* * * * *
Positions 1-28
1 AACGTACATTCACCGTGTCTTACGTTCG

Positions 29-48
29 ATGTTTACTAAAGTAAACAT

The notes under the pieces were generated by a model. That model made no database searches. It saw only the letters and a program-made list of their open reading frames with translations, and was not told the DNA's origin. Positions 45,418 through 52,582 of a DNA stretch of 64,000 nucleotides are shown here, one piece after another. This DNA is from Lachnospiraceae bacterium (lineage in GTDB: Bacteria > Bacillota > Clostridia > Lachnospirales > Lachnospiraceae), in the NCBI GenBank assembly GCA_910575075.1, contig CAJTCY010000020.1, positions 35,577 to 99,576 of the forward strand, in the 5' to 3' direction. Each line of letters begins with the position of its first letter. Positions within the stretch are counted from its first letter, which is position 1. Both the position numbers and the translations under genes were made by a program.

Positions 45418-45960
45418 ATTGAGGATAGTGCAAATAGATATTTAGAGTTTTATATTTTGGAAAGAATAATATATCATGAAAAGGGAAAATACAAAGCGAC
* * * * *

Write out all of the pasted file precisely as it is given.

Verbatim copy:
Positions 1-28
1 AACGTACATTCACCGTGTCTTACGTTCG

Positions 29-48
29 ATGTTTACTAAAGTAAACAT

The notes under the pieces were generated by a model. That model made no database searches. It saw only the letters and a program-made list of their open reading frames with translations, and was not told the DNA's origin. Positions 45,418 through 52,582 of a DNA stretch of 64,000 nucleotides are shown here, one piece after another. This DNA is from Lachnospiraceae bacterium (lineage in GTDB: Bacteria > Bacillota > Clostridia > Lachnospirales > Lachnospiraceae), in the NCBI GenBank assembly GCA_910575075.1, contig CAJTCY010000020.1, positions 35,577 to 99,576 of the forward strand, in the 5' to 3' direction. Each line of letters begins with the position of its first letter. Positions within the stretch are counted from its first letter, which is position 1. Both the position numbers and the translations under genes were made by a program.

Positions 45418-45960
45418 ATTGAGGATAGTGCAAATAGATATTTAGAGTTTTATATTTTGGAAAGAATAATATATCATGAAAAGGGAAAATACAAAGCGAC